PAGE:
For the viewer, I hope that the space they offer is very open.
AW: I have been really enjoying it and feeling incredibly lucky to have so much I need and want to do. Society feels quite divided between those who have found themselves having twice as much to do and those who have been given the gift of time, I feel a little guilty about being part of the latter - but I am certainly putting the time to good use. I can get quite panicked about the idea that I don’t have enough time in my life to make everything I need to, so I’m really embracing it. It’s been a massive refocus for me and I don’t plan to go back to life as it was before. I’ve also been fortunate enough to receive arts council funding to help through this time, it is quite scary what the future holds economically, but I’m feeling very positive. Being self employed like so many artists, it is enormously encouraging to receive this support.
AW: In some very practical ways, yes. I have been more methodical in my making, taking the time to create work spaces for what I need to do in my studio, for example changing heights of work areas to suit the job (my back has been happy about this). I’m also getting better at waiting for paint to dry! I can be very impatient, I don’t really take breaks when I’m working so getting more time has really altered that.
It’s also been a trigger for myself and Tash Kahn to continue our visual conversation ‘Talking Heads’, a project we started last year which is a conversation in sculpture, simply visually responding to one another, a kind of opportunity to be autonomous in the process of looking and making. When we were asked to stay at home for the foreseeable, Tash and I spoke about starting a conversation in 2D in addition to the 3D project.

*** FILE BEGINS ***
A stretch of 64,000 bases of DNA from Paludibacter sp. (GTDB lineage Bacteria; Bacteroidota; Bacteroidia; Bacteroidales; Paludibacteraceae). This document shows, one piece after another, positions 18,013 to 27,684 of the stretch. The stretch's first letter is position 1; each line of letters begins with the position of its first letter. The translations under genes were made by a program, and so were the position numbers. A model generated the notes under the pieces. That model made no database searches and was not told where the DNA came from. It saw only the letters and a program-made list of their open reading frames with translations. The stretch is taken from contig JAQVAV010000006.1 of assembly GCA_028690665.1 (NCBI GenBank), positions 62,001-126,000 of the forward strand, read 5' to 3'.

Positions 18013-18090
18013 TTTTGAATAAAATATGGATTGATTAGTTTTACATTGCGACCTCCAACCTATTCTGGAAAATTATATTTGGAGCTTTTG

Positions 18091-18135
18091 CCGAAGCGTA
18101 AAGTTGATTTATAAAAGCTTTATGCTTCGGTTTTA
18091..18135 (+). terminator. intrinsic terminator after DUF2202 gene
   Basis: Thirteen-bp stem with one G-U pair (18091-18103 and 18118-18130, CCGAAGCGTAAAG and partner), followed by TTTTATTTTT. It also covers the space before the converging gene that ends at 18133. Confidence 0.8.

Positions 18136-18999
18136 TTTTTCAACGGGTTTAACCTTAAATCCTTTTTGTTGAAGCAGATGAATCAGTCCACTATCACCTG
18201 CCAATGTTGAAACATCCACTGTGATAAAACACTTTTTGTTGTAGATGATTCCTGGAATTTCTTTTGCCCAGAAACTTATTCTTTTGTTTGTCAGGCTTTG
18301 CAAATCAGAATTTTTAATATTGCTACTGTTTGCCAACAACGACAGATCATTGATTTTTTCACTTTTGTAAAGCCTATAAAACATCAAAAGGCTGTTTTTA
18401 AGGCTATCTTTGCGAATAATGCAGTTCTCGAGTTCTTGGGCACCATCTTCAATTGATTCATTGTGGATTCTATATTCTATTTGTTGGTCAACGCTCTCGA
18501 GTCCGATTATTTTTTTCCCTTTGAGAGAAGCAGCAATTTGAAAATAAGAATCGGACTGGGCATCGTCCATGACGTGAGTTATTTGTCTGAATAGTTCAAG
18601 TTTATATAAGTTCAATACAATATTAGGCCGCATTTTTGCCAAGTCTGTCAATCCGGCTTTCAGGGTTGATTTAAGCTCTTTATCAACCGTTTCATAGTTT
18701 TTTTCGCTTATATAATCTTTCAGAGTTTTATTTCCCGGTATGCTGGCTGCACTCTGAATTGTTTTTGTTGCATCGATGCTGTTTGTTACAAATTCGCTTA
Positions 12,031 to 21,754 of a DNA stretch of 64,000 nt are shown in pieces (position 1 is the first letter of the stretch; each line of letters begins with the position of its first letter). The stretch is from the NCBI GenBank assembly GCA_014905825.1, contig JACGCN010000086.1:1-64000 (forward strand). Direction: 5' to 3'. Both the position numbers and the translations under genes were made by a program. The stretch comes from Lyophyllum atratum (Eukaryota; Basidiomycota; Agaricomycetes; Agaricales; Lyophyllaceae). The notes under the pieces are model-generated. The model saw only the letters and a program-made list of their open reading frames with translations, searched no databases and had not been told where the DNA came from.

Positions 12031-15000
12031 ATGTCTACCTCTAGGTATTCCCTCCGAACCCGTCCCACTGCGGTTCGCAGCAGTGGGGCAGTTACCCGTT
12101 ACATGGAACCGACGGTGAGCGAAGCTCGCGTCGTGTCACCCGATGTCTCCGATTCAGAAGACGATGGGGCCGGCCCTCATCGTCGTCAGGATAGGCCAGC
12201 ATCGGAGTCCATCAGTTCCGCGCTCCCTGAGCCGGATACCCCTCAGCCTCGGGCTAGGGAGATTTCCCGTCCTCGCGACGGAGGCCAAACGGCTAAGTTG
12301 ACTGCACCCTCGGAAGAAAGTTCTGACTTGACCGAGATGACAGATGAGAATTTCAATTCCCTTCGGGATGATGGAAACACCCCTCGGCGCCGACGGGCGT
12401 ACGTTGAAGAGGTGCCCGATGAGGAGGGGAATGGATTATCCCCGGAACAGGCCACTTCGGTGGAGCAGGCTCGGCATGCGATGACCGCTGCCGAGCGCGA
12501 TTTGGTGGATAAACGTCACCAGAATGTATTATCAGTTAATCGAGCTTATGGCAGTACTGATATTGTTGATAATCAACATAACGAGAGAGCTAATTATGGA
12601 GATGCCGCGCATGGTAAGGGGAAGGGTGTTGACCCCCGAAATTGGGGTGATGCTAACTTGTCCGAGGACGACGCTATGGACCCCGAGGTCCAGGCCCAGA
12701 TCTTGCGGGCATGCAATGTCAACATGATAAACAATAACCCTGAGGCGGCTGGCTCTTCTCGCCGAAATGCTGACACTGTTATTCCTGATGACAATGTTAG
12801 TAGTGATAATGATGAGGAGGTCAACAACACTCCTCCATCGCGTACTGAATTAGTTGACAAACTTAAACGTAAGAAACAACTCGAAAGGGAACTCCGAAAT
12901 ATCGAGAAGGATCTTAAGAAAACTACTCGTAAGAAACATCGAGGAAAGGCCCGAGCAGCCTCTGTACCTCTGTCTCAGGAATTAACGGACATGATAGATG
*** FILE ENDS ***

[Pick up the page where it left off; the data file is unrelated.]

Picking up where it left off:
It’s been really great, and, like with the sculpture, the 2D has opened up space to make and do things that wouldn’t normally come in to my everyday practice, for example I responded to Tash’s drawing which alluded to several vanishing points by setting myself the task of accurately drawing two brick arches (inspired by Per Kirkeby) that adhere correctly to a singular vanishing point. I’ve spotted a few errors since finishing but almost every brick is correct, this is something I couldn’t have fathomed taking the time to do previously.
AW: YES! If it is safe to do so I will travel to Scotland at the start of July and work there for almost two months. Working on site at two locations, I hope to secure the use of some timbers from one of the houses pictured in this series and start to plan how to realise a full-scale tree house work!
Current and future projects and exhibitions:
'The Collector’s Room' curated by Karen David until 13th June, 2020, at JGM Gallery, London.
Hogchester Arts Residency, November 2020
The Contact Layer: Painting At The End Of The World curated by Ian Gonczarow, Pictura Festival, Montreal, December 2020.
Thank you to Alice Wilson for participating in The Art Five, Issue 4. Alice Wilson (b.1982, UK) is a London-based artist. Wilson works with construction timber, plaster, photography and paint, as well as often improvising with materials to realise ideas. Alice Wilson received an MA from Wimbledon School of Art, UAL in 2011 and a BA in Fine Art Painting from Loughborough University School of Art and Design in 2005. For more information visit www.alicewilson.org
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All artwork images © Alice Wilson, unless otherwise credited.